Moths survive bat predation through acoustic camouflage fur
Moths are a mainstay food source for bats, which use echolocation (biological sonar) to hunt their prey. Scientists such as Thomas Neil, from the University of Bristol in the U.K., are studying how moths have evolved passive defenses over millions of years to resist their primary predators.
While some moths have evolved ears that detect the ultrasonic calls of bats, many types of moths remain deaf. In those moths, Neil has found that the insects developed types of "stealth coating" that serve as acoustic camouflage to evade hungry bats.
Neil will describe his work during the Acoustical Society of America's 176th Meeting, held in conjunction with the Canadian Acoustical Association's 2018 Acoustics Week, Nov. 5-9 at the Victoria Conference Centre in Victoria, Canada.
In his presentation, Neil will focus on how fur on a moth's thorax and wing joints provide acoustic stealth by reducing the echoes of these body parts from bat calls.
"Thoracic fur provides substantial acoustic stealth at all ecologically relevant ultrasonic frequencies," said Neil, a researcher at Bristol University. "The thorax fur of moths acts as a lightweight porous sound absorber, facilitating acoustic camouflage and offering a significant survival advantage against bats." Removing the fur from the moth's thorax increased its detection risk by as much as 38 percent.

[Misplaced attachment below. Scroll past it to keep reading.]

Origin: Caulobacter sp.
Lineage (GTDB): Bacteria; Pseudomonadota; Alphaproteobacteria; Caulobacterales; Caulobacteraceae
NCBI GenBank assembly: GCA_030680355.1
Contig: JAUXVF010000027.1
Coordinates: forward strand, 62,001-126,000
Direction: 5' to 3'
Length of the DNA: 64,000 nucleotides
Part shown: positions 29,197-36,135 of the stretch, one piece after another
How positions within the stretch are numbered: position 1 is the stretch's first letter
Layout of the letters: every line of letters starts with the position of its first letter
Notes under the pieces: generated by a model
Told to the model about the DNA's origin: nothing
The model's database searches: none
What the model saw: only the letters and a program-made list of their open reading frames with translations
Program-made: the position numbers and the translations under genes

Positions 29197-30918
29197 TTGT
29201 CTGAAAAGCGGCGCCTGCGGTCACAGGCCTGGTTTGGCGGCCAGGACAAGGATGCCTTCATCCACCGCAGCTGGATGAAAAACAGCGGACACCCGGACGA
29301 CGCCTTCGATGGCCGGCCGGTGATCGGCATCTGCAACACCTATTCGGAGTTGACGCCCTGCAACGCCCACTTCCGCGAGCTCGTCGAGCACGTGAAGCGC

Neil used acoustic tomography to quantify echo strength in the spatial and frequency domains of two deaf moth species that are subject to bat predation and two butterfly species that are not.
In comparing the effects of removing thorax fur from insects that serve as food for bats to those that don't, Neil's research team found that thoracic fur determines acoustic camouflage of moths but not butterflies.
"We found that the fur on moths was both thicker and denser than that of the butterflies, and these parameters seem to be linked with the absorptive performance of their respective furs," Neil said. "The thorax fur of the moths was able to absorb up to 85 percent of the impinging sound energy. The maximum absorption we found in butterflies was just 20 percent."
Neil's research could contribute to the development of biomimetic materials for ultrathin sound absorbers and other noise-control devices.
"Moth fur is thin and lightweight," said Neil, "and acts as a broadband and multidirectional ultrasound absorber that is on par with the performance of current porous sound-absorbing foams."